Wednesday, June 14, 2017

Adventures in Shopping

I'm not a drapery person at all. I don't like dark rooms. But I do prefer night time sleeping in a room where I don't feel like somebody is shining a flashlight in my eyes so that's what lead to our shopping adventure. We decided to put up a black out drape in the spare bedroom. You know, we are having guests and we want them to get a good night's sleep. Lights from the jardine across the street shine in the room at night.

Just like always, I knew Chapur had a location downtown. Could we walk directly to it? Of course not, but we could hope to get close enough to be able to spot it. We've walked by it numerous times. It's in the walking gauntlet. We found it without too much extra walking and had to go to the top floor for home goods. And I spotted drapes over in the corner. The cool thing about shopping here is that there are plenty of people to help you. And they genuinely try to help you. Whereas it seems like in the US, customer service is going away but here it seems to be plentiful. I really like personal service. We looked and found what we wanted. The perfect size and all. It was a pair that measured 80 inches (not centimeters) across. So the salesperson takes the item you want to buy and walks over to a desk, writes up a ticket and then takes you and the merchandise to another desk where the cashier rings up the purchase, you pay, then you get to actually take possession of the merchandise. Just the way it goes.

We needed a curtain rod now, but Chapur doesn't sell those. The sales lady told us to go to the esquina and we would find Parisina. They would have them. We had shopped and bought from Chapur, but neither of us had ever gone to Parisina. It is mostly a fabric store, but we found curtain rods up on the second floor. We found what we needed and took the rod downstairs to a cashier. But as soon as we got in line, it was taken away from us by an authoritative looking gentleman and he took the rod over to a girl where she scanned it, printed out a piece of paper and handed it all back to the guy. We're following everybody around like two puppies. He takes the rod and the paper to another desk and hands the paper to the girl and places the rod to the side. She uses the paper to ring up the sale, we pay her and she turns around and gives the receipt to the authoritative looking guy. He takes the receipt and walks over to the rod and looks at the stuff piled around it like he doesn't have a clue which item we are trying to purchase. I knew what was going through Terry's mind and vice versa. It is rather humorous but we know there is an end in sight. Be patient. Eventually, we are handed the rather long rod and are free to walk out the door with it. You would have thought Terry was carrying a loaded gun as we walked through town. Every person we met on the street would stop and look at him. We aren't sure if they were just curious or just genuinely concerned about what the heck that long thing was.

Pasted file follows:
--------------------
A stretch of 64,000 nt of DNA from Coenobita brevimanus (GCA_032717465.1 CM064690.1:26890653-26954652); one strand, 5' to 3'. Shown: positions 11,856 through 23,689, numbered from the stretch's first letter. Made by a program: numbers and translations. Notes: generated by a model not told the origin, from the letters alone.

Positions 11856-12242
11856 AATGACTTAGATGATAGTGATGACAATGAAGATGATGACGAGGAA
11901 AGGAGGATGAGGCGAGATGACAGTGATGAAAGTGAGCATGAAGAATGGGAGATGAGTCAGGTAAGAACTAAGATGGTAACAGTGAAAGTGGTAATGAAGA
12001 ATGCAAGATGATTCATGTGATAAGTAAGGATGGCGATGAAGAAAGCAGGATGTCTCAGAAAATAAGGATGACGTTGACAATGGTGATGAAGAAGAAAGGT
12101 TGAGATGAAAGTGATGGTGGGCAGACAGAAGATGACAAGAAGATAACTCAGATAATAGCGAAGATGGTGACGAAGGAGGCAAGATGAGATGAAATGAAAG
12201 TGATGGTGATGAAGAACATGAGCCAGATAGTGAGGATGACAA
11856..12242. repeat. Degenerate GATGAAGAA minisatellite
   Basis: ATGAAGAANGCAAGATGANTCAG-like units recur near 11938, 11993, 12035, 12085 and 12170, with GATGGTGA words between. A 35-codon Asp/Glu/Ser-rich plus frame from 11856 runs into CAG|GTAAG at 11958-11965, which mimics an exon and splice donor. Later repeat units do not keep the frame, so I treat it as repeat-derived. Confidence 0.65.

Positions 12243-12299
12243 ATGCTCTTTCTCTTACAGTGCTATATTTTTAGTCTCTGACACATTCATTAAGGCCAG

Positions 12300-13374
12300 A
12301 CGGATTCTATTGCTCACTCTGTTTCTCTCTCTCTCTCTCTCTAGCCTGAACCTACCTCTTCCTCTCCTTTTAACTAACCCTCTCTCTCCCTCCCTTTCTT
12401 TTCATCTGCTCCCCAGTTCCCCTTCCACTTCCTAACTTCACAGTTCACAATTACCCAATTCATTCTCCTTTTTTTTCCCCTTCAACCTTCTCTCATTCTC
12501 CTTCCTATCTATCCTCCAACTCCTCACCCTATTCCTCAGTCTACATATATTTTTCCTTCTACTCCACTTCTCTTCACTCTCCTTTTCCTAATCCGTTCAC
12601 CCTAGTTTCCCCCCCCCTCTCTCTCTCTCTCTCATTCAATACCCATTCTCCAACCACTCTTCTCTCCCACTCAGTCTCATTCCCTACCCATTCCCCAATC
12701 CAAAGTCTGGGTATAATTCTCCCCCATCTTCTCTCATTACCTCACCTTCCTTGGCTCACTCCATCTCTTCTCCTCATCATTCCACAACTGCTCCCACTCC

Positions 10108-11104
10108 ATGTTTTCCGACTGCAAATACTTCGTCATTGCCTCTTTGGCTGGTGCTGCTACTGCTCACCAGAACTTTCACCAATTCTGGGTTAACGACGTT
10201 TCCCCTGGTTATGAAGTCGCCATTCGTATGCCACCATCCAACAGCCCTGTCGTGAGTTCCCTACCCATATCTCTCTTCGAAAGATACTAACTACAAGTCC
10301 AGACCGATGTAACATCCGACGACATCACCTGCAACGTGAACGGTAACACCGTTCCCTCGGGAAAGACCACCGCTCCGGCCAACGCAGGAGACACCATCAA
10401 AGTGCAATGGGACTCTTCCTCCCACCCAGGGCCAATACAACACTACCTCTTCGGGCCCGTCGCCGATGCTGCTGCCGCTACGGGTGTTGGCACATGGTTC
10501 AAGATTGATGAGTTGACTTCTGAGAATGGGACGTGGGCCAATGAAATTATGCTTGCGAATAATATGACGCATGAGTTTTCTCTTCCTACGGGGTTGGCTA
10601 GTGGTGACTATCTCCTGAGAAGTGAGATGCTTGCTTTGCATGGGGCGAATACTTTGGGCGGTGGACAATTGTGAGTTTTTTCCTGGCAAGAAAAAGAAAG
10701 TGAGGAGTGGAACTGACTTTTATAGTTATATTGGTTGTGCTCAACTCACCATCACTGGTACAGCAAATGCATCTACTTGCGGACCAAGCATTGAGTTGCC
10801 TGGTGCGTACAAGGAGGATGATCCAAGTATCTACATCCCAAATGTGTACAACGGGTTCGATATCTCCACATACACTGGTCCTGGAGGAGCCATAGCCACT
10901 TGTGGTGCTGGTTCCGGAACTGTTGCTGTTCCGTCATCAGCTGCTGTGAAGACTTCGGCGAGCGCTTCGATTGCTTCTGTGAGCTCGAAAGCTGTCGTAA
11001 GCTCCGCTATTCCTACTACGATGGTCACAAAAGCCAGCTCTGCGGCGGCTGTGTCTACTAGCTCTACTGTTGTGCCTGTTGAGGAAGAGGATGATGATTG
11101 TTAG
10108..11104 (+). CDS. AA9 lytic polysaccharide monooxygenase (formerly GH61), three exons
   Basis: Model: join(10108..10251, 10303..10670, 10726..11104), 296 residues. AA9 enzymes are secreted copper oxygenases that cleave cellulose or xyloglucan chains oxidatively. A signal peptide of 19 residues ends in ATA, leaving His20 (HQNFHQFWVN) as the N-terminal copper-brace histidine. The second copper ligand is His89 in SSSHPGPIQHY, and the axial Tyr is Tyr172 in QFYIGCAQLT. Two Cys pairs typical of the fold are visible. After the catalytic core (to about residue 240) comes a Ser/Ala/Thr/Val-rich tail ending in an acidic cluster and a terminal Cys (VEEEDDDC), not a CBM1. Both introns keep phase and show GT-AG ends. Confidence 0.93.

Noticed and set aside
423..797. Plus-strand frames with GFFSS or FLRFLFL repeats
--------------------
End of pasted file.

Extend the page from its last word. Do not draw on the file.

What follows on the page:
We got home and opened the package. Remember me saying the pair of drapes measured 80" across. They didn't. They measured 37" each. Made in China! They looked like crap. Just to move ahead here, I ended up going back yesterday and getting another pair. Of course they are the same with the exception of being a different color. But, they blend and will have to do. They do serve their purpose.

To end our day of shopping, we walked to Chedraui and bought groceries and a new microwave to replace the one the ants got in and destroyed the electronic stuff. Terry tried to work on it but it was beyond repair. Since we bought a microwave I got to ride home in a bici-taxi with the groceries and microwave while Terry walked home. I felt so special being  transported - living in high cotton!

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